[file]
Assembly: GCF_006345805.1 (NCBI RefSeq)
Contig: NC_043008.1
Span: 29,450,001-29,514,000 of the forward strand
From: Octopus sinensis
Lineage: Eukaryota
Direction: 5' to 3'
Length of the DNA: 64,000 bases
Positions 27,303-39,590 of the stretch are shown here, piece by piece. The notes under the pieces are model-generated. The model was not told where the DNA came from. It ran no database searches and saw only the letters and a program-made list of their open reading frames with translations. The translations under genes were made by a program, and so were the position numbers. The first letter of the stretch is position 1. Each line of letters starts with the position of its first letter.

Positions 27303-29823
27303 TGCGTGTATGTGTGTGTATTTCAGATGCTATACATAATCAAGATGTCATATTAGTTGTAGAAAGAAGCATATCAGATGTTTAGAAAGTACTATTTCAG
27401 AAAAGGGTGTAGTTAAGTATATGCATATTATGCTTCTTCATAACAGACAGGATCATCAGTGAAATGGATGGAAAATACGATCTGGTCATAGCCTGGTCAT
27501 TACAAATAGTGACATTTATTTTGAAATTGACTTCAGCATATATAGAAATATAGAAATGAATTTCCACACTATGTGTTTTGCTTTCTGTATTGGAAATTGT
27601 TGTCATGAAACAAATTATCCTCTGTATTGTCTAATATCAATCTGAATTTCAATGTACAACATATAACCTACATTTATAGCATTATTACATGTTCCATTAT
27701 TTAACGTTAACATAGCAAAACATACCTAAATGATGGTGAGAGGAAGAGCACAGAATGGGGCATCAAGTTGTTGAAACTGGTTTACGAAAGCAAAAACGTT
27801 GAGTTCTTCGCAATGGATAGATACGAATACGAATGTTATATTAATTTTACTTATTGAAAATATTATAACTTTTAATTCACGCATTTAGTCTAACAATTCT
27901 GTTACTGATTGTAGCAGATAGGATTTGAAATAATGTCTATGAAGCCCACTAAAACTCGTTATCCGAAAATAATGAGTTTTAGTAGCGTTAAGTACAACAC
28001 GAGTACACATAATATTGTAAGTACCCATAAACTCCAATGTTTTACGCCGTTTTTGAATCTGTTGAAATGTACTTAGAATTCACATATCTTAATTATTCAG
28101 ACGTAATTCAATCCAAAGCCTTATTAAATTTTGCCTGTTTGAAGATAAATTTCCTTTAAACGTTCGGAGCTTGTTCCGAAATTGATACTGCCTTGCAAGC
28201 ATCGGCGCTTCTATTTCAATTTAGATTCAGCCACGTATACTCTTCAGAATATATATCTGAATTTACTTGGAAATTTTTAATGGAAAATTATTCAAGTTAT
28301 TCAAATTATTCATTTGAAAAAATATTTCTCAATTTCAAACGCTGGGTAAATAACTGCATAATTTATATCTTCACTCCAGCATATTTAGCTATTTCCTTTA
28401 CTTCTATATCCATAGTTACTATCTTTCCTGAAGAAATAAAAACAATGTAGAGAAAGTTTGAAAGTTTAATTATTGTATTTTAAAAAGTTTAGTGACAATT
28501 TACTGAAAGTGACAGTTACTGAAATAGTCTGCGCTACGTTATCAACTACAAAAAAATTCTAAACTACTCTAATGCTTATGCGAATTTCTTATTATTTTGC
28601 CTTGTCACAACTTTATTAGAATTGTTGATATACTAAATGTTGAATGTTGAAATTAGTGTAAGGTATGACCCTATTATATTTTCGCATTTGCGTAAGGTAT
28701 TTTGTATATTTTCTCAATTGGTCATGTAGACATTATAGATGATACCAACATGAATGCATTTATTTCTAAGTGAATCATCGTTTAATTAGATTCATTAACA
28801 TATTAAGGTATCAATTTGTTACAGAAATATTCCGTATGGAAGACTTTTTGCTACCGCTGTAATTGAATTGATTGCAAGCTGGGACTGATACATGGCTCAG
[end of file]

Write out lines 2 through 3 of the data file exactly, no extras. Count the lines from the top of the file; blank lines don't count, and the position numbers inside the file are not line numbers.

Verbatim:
Contig: NC_043008.1
Span: 29,450,001-29,514,000 of the forward strand